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New Ritchey Hooftreat Plus to Alleviate Cattle Foot Problems
10/09/07

More than 70% of UK dairy herds are estimated to suffer from lameness, with digital dermatitis and secondary infections in particular costing the industry hundreds of thousands of pounds annually through loss of yield and fertility, as well as a reduction in animal values.

Hooftreat Plus

hooftreat plus

However a new product from North Yorkshire-based company, Ritchey claims to offer a practical solution for helping to alleviate lameness symptoms.

Hooftreat Plus can be used in conjunction with a footbath or hoofmat, or as a topical application, says Ritchey product development manager, Geoff Banks. The broad-spectrum nature of the biocide helps to control bacteria, fungi and yeast. An active foaming agent increases its ability to penetrate the affected area, and a dye has been added to aid visibility.

“Cattle foot problems can be very hard to treat, especially when the herd is inside during the winter. That is why we have focused our efforts on coming up with a really effective solution,” says Mr Banks.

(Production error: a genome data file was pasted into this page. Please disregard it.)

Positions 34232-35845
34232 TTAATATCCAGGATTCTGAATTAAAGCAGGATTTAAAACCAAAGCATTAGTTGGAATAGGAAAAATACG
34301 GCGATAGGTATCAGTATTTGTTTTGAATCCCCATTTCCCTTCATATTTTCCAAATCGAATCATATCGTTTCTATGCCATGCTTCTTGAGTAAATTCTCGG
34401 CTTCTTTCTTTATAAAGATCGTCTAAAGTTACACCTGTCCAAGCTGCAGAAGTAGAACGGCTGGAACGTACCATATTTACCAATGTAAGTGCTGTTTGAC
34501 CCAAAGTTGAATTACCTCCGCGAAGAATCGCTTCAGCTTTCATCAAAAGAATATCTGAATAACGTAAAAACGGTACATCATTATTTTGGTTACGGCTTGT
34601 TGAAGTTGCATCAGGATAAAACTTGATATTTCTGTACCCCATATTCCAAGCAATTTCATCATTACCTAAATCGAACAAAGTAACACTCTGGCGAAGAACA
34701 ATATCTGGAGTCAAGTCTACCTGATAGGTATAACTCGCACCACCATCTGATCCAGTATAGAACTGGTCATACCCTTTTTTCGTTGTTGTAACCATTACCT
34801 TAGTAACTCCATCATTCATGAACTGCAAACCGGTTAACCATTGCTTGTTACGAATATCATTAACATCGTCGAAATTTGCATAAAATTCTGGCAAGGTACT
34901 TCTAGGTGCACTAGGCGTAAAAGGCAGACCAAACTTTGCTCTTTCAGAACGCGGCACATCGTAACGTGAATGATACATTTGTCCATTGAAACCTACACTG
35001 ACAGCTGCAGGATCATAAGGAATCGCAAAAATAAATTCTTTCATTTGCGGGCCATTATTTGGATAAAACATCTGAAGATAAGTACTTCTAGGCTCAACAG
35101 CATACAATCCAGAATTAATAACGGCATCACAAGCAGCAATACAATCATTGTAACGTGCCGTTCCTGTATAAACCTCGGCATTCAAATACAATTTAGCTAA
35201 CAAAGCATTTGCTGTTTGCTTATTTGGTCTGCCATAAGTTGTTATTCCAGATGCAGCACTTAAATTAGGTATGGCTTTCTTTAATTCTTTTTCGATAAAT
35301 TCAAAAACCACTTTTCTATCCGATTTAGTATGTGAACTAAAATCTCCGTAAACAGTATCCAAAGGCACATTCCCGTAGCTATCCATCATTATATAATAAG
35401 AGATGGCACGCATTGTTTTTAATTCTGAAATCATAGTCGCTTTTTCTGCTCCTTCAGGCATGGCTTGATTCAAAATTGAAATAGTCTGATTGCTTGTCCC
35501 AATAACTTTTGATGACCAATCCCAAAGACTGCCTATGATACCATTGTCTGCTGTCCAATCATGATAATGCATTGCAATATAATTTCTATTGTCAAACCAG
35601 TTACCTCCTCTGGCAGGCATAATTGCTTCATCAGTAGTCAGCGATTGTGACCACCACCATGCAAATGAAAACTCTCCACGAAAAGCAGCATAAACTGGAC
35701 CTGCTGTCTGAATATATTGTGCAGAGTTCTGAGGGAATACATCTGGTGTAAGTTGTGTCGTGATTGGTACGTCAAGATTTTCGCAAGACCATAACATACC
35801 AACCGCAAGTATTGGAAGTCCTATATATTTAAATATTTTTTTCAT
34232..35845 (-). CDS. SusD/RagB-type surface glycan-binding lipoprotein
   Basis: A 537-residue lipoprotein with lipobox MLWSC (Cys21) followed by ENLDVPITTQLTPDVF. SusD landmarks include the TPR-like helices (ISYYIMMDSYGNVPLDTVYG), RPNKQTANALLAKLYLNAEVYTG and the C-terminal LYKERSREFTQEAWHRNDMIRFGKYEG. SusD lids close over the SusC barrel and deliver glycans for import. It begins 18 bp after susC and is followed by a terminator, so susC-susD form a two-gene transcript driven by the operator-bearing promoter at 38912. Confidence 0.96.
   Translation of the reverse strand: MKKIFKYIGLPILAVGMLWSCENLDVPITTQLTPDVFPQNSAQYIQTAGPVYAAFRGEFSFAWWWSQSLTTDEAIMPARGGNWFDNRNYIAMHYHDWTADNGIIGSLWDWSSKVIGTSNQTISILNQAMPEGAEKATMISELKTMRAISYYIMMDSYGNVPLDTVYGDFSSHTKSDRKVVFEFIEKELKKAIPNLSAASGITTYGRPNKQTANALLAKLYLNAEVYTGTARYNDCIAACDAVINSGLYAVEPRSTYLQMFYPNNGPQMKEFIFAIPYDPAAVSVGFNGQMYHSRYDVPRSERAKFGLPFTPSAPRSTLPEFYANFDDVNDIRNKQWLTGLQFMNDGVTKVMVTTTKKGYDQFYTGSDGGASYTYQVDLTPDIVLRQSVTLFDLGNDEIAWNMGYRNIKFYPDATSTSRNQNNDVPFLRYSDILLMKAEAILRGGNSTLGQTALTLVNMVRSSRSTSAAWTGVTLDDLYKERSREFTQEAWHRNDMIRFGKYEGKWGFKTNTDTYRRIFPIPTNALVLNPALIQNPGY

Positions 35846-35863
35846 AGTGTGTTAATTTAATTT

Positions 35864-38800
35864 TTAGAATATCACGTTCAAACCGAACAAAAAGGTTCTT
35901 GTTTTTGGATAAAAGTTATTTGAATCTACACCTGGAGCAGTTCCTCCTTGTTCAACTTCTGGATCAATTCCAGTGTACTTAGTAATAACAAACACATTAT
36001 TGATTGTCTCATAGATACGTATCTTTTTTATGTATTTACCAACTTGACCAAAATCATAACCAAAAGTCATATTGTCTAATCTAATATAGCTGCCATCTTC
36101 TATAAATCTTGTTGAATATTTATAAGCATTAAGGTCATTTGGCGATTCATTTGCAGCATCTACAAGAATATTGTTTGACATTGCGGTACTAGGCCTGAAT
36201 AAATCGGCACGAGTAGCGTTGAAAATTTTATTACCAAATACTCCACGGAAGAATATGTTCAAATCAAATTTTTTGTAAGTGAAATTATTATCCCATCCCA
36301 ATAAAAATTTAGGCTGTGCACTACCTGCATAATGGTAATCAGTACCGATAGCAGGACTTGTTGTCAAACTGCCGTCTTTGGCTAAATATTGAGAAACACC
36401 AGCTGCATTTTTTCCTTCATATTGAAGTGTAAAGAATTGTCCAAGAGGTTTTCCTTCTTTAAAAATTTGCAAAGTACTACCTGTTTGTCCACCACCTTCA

“We are not claiming that Hooftreat Plus will completely eliminate foot disease, but feedback from the dairy farmers who have trialled it suggests that it is the best product currently available on the market. It is particularly useful for relieving the symptoms of digital dermatitis.”

Mr Banks estimates that using Hooftreat Plus will cost a producer an average £10/cow over the winter months, when the herd is most susceptible. This figure compares favourably with government statistics, which show an on-farm cost of £30/cow for digital dermatitis alone.

Hooftreat Plus has been developed with the welfare of the cow in mind, and is designed to be user-friendly, adds Mr Banks.

“In my opinion, formalin-based solutions are noxious to use. They are also thought to contain carcinogenic properties,” he points out. “Copper sulphate – which used to be a favourite remedy - is no longer on the approved list for use in agriculture, due to its toxic nature and concerns over entry into the food chain.

“Zinc sulphate-based treatments can make a difference, but animals may need to remain in the footbath for at least 10 minutes, which is often impractical. Antibiotics, while effective, can work out very expensive and time consuming.”

Hoof treat Plus comes in 5 and 25 litre containers, with a 600ml spray for topical application. The recommended dilution rate is 30:1 for use in conjunction with a PVC-encased foam hoofmat or standard footbath. The topical spray can be applied up to twice daily, for two to three consecutive days.

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